Peck's Compendium of Fun eBook

This eBook from the Gutenberg Project consists of approximately 292 pages of information about Peck's Compendium of Fun.

But what would it profit a burglar to gain the whole contents and wear out his soles.  If he got in that safe, he would find a package of bills that we tried for a year to collect, and we would give him the bills if he asked for them, and he could save his powder.  He would find one bill of sixteen dollars, with an indorsement that one dollar is paid, after thirteen dollars worth of shoe leather had been worn out.  And yet the burglar would have a soft thing on cigars with that bill, for every time he visited the doctor he would tell him when to come again, and give him a cigar.  Another thing the burglar would find would be a protested draft from a great Philadelphia patent medicine advertiser.  The burglar could take a tie pass that is in the safe, and walk to Philadelphia, and trade out the twenty-five dollar draft by taking buchu on account.

But no burglar that has any respect for himself, we feel sure, will ever do us the injury to scrape the paint off of that safe.


A fashion item says, “The drawers this year are made very short, and some have lace ruffles.”  Some fashion reporter has evidently been looking over our back fence at the clothes line.  But they got awfully fooled.  The shortness of those drawers was caused by the flannel shrinking and the “lace ruffles” the reporter noticed is where a calf chewed them when they were hanging out to dry last fall on Black Hawk Island, when a gun kicked us out of a boat.  Some of these fashion reporters think they are smart.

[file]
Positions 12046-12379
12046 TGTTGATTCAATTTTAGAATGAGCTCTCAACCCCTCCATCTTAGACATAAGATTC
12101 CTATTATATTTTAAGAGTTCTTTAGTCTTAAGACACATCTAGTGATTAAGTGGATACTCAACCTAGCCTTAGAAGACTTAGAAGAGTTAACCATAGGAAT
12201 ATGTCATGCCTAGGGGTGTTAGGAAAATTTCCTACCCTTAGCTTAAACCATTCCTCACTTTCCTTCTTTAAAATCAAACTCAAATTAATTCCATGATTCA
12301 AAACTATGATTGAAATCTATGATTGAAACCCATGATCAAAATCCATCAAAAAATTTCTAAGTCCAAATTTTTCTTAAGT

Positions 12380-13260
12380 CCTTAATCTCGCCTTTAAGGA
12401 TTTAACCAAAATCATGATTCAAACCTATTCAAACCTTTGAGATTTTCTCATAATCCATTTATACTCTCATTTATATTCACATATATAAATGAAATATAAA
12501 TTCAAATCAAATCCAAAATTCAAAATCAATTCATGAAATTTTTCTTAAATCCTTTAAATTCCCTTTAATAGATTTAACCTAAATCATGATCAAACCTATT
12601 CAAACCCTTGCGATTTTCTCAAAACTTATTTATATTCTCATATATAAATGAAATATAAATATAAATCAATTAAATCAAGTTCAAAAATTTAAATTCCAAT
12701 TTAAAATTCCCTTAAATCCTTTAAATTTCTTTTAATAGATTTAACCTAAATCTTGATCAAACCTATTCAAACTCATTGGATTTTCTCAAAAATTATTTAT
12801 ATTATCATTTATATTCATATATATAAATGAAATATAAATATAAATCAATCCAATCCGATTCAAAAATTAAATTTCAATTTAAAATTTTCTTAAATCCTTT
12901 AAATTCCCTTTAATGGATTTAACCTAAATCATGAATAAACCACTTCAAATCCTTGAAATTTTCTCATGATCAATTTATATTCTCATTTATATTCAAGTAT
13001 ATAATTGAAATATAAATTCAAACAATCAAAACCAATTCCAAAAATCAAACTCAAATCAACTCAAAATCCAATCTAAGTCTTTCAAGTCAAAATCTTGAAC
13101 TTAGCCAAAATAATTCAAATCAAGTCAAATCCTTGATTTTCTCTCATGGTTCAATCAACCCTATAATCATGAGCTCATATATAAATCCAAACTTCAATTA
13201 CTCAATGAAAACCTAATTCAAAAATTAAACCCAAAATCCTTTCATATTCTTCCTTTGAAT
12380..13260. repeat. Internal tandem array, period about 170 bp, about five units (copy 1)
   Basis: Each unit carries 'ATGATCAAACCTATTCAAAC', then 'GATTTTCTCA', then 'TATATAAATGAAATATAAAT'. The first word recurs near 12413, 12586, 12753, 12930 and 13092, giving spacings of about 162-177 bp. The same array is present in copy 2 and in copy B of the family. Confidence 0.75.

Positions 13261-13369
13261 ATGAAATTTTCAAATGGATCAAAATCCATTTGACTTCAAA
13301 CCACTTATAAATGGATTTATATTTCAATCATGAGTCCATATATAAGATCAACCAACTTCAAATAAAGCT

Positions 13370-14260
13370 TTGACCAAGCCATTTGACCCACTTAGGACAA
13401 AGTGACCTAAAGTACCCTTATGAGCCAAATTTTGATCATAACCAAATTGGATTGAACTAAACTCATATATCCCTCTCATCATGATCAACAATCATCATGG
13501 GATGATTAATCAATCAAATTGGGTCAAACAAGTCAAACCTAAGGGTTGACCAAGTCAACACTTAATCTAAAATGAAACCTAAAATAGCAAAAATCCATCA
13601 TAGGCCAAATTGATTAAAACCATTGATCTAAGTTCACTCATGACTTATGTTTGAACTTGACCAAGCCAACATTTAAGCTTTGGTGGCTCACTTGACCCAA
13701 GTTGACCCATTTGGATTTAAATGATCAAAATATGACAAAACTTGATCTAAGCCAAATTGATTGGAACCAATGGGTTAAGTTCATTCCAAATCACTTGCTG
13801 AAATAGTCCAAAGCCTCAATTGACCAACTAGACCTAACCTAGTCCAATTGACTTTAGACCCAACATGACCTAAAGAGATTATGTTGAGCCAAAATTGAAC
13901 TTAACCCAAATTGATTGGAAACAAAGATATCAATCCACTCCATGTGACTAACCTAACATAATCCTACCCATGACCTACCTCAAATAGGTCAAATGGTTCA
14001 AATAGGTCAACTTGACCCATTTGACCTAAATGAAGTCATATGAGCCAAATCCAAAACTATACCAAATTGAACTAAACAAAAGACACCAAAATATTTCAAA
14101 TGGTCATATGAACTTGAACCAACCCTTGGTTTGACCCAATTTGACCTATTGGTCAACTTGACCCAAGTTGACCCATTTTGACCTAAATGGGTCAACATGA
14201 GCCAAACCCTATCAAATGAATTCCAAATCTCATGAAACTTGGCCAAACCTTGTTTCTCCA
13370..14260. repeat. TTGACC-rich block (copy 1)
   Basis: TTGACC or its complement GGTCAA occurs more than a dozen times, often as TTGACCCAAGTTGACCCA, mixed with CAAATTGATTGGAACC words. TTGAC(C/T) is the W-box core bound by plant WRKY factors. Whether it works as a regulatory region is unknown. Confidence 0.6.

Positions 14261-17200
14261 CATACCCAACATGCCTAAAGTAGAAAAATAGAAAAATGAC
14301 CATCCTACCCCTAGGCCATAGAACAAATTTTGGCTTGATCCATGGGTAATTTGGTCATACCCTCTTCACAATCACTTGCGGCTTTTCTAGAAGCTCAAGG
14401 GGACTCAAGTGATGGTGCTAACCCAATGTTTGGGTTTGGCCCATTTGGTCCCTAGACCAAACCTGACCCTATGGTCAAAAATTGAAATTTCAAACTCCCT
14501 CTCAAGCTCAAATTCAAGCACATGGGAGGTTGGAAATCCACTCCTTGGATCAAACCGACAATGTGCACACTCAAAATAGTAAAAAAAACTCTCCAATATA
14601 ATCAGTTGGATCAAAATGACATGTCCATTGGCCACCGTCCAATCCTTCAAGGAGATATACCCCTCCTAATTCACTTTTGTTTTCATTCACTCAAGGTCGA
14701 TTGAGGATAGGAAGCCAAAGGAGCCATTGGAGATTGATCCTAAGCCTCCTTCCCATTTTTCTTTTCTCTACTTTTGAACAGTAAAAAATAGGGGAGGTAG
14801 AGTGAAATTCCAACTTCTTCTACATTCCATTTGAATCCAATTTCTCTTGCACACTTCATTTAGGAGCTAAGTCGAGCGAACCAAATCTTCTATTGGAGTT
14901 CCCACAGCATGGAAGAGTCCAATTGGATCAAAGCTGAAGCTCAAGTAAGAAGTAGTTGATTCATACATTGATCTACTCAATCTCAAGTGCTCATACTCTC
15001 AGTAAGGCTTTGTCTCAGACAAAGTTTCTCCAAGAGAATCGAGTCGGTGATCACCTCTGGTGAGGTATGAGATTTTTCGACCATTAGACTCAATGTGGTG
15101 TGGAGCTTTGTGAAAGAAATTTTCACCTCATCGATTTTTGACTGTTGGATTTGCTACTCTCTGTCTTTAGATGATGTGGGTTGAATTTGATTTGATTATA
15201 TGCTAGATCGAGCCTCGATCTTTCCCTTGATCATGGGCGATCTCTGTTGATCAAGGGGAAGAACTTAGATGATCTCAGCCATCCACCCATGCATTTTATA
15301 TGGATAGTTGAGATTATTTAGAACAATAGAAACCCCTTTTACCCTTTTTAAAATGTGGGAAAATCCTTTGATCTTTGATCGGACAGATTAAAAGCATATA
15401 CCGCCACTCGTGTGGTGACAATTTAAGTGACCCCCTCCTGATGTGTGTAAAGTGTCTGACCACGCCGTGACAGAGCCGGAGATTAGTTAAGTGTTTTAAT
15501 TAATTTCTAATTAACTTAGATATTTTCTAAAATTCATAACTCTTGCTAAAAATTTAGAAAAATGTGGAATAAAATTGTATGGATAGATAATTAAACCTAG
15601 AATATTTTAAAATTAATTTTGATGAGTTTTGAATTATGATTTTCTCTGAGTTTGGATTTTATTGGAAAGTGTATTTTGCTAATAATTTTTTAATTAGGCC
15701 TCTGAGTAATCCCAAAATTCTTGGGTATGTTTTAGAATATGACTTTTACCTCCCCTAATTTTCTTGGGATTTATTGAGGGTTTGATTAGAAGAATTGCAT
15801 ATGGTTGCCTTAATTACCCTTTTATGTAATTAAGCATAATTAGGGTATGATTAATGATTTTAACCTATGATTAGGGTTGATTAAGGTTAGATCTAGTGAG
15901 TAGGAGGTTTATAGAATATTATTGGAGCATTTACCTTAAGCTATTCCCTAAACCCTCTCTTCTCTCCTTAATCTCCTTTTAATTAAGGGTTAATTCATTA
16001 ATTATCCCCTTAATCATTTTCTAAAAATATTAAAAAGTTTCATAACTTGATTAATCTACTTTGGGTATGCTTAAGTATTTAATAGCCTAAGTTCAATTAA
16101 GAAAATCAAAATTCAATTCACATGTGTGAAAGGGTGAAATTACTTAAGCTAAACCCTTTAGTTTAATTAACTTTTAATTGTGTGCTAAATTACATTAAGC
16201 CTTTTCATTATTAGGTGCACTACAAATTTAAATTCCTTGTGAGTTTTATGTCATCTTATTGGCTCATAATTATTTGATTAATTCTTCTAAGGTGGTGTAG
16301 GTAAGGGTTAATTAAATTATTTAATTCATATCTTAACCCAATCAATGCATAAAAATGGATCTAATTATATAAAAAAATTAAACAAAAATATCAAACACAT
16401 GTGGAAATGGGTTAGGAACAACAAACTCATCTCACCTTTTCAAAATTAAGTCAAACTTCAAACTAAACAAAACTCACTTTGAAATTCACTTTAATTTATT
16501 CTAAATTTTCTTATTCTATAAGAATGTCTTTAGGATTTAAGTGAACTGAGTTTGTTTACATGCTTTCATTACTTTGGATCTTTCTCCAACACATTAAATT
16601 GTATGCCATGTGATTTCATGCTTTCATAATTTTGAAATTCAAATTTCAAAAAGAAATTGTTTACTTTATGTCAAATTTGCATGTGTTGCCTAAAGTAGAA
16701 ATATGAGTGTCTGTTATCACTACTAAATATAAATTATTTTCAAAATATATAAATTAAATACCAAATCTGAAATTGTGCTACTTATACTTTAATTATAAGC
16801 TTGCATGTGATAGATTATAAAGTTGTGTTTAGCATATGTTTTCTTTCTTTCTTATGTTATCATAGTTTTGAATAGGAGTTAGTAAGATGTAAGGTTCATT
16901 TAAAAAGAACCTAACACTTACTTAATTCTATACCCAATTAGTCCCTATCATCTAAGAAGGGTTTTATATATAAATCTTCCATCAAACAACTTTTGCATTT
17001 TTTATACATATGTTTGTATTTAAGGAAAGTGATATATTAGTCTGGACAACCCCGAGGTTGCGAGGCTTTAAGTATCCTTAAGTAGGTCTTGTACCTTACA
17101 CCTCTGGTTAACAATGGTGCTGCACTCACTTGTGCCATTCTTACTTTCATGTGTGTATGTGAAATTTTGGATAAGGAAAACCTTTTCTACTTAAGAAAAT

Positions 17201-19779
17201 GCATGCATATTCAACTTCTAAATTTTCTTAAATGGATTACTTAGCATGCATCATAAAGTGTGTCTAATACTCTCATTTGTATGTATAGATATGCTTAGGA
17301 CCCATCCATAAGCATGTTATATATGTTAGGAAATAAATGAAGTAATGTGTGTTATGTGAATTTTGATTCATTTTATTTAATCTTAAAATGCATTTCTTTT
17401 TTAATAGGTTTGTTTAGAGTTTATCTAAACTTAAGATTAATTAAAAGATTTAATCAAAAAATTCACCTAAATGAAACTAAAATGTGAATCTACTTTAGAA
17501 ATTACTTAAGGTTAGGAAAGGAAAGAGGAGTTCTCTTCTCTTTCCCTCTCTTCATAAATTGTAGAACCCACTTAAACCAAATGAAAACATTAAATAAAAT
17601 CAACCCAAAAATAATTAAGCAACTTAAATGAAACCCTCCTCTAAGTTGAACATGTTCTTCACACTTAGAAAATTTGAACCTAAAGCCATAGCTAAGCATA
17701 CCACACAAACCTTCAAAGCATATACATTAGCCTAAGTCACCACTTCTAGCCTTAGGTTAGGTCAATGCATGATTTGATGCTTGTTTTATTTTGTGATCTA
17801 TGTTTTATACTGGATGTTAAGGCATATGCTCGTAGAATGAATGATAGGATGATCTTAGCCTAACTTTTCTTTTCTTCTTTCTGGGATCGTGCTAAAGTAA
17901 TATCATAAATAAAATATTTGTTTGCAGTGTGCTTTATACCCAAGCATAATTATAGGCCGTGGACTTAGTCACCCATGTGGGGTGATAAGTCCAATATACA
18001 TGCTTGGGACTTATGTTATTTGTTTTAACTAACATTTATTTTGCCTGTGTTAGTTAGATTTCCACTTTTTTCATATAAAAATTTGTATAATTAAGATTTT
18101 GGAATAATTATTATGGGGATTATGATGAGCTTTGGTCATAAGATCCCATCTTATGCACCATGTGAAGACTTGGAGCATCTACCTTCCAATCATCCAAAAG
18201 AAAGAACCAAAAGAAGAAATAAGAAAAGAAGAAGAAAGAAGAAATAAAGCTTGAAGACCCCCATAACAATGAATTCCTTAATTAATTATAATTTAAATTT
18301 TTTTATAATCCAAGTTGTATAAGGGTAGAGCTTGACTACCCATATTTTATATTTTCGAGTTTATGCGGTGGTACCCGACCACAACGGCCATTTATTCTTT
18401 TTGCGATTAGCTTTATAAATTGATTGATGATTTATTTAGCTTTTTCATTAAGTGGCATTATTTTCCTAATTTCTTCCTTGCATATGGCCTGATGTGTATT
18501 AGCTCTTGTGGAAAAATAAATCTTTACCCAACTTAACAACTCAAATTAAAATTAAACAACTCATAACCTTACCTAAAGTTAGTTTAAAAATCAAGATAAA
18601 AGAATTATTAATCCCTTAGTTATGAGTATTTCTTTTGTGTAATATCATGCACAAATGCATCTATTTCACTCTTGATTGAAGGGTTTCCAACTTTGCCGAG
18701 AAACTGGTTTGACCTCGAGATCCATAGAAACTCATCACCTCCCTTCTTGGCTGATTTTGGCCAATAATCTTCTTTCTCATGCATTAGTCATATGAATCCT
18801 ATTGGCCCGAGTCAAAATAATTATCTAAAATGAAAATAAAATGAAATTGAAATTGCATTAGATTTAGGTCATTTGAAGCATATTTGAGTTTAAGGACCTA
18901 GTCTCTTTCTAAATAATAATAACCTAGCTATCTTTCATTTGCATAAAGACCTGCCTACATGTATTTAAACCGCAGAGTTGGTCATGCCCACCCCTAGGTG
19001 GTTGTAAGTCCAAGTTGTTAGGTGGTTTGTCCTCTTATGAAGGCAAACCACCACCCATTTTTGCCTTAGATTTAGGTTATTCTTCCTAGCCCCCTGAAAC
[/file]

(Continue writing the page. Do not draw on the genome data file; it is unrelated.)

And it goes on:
A man down east is lecturing on “Hell, Ingersoll, and Whisky.”  If the lecturer is at all familiar with his subjects, we wouldn’t believe him under oath.



“Say, you are getting too alfired smart,” said the grocery man to the bad boy as he pushed him into a corner by the molasses barrel, and took him by the neck and choked him so his eyes stuck out.  “You have driven away several of my best customers, and now, confound you, I am going to have your life,” and he took up a cheese knife and began to sharpen it on his boot.

“What’s the—­gurgle—­matter?” asked the choking boy, as the grocery man’s finger let up on his throat a little, so he could speak.  “I haint done nothing.”

“Didn’t you hang up that gray torn cat by the heels, in front of my store, with the rabbits I had for sale?  I didn’t notice it until the minister called me out in front of the store, and pointing to the rabbits, asked what good fat cats were selling for.  By crimus, this thing has got to stop.  You have got to move out of this ward or I will.”

The boy got his breath and said it wasn’t him that put the cat up there.  He said it was the policeman, and he and his chum saw him do it, and he just come in to tell the grocery man about it, and before he could speak he had his neck nearly pulled off.  The boy began to cry, and the grocery man said he was only joking, and gave him a box of sardines, and they made up.  Then he asked the boy how his Pa put in his New Years, and the boy sighed and said: 

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Peck's Compendium of Fun from Project Gutenberg. Public domain.
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